Buzzing from his Olympic triumphs and now the birth of his twins, Mo Farah returns to action in a two-mile race at Birmingham on Sunday
By Andy Bull in Birmingham
Sunday, August 26, 2012
Mo Farah will have the names of his twins engraved in each of his Olympic gold medals. Photograph: Steven Paston/Action Images
At night, when Mo Farah shuts his eyes and falls asleep, the roar from the Olympic Stadium still seems to run around his mind. The noise when Farah crossed the line in the 5,000m final was so great that it actually spoiled the automatic photo of the finish, because Omega's camera was vibrating in the tumult.
Not that Farah will be sleeping much at the moment anyway; even the echo of the 80,000 will not drown out the sound of his newborn twin girls, who were delivered in London on Friday. Farah and his wife have not named them yet, but once they have he says he is going to have their names engraved into his two Olympic gold medals – "one on each", he explains with a grin. "The one who was born first gets the 10km, and the one born second gets the 5km."
After a dizzying three weeks, Farah is still in a daze. He says his main emotion now is relief. "Because my wife has been holding on so long, and it is great that she held on this long and didn't give birth on the track. She timed her kick well," he said. "Not," he adds with a chuckle, "like me in Daegu." He was recalling the 10,000m race he lost at the world championships in 2011, when he was overtaken in the final 100m. He can afford to laugh about his defeats now.
Twins, Farah says, seem to "run in the family", before speaking for the first time about his own twin brother, Hassan, who still lives in Somalia. The two were separated when they were eight, when Farah's parents made the decision to send him to join his father in Britain. That story has also only emerged since the Olympics. Farah says it was "crazy" to open the papers and see his own family splashed across the centre pages, but, he adds: "I guess that's what comes along with it."
Farah explains that he has never told the world about his twin, who was also a gifted runner, because he has never felt the time was right. "It is a true story," Farah says. "I just wanted to come out and say it in my own words later in my career, I didn't want it to overshadow my Olympics, which is something I had trained so hard for all my career. I wanted to save it and say it in my own words, but unfortunately it came out through someone else."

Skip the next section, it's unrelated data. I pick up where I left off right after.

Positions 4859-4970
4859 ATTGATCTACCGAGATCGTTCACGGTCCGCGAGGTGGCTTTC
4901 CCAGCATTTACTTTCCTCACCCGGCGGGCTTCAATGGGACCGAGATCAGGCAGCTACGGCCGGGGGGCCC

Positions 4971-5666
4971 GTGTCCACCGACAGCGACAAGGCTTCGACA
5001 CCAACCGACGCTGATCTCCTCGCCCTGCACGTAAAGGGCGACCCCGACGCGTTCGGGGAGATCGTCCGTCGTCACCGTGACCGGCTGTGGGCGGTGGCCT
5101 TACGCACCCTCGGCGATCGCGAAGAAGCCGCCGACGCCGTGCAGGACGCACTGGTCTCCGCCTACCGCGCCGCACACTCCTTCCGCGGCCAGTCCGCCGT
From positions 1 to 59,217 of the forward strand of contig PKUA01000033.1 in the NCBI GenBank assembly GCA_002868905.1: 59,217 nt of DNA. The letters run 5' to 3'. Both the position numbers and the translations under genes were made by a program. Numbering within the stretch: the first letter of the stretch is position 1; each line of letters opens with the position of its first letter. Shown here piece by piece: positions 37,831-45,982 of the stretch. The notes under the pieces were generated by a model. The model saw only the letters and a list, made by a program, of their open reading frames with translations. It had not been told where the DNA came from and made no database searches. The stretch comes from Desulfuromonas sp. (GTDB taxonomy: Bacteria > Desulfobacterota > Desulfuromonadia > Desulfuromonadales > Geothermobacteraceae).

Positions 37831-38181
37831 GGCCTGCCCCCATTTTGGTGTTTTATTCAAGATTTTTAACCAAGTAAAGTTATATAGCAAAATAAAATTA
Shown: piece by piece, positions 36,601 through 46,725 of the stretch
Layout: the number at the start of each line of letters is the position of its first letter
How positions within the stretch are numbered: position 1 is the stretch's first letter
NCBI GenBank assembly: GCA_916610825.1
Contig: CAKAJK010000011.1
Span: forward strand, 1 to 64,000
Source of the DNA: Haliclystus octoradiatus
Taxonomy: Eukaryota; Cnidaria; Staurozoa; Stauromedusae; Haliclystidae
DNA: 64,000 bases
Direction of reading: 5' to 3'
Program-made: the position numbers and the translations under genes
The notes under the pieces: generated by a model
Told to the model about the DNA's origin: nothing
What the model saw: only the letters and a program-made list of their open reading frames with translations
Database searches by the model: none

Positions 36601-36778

Farah, always so unassuming and open in his manner, has certainly got a little more savvy about how to play these games. He does not want to say too much about his own twin brother, or the birth of his girls, because, he says, "we will save it for my book and talk about it in more detail there". It, he assures his audience, "is going to come out at some point soon". His agent Ricky Simms, who also handles Usain Bolt, is sitting at the back of the room, and, you imagine, nodding his head in approval.
In the meantime, Farah will enjoy his well-deserved lap of honour, which started the moment he crossed the line in the 5,000m final and will continue until the end of the season. "When I won that 5km everything went really crazy," he says, shaking his head. "There are no words to describe it." The only comparison he could reach for, he said, was "when you are a kid at a football match, and a goal goes in and you get excited and it gets louder and louder and everybody is celebrating." It felt like that, he says, "but twice as loud".
"I have never experienced anything like that," Farah continues, "and I don't think I will ever experience something like that again." Not just him, the other runners in the two finals were similarly amazed. Farah says they have told him: "We couldn't believe how loud it was." The USA's Bernard Lagat, who has competed at four Olympic Games, told Farah: "We knew where you were, I knew when you were coming close to the front, I knew when you were following, because it was getting louder and louder and louder, I can't believe how many people were shouting out your name and giving you that support."
Farah is back on the track on Sunday, running two miles at the Aviva Grand Prix in Birmingham. It is an unusual distance, put on the programme specifically so that Farah can try to beat Steve Ovett's British record of 8min 13.51sec, set at Crystal Palace back in 1978. "Hopefully I will put on a good show here for all the people who couldn't watch me at the Olympics," Farah says. "It is going to be very exciting competing in England again." He does not have much competition – it should be more of a procession than a race.
Source: The Guardian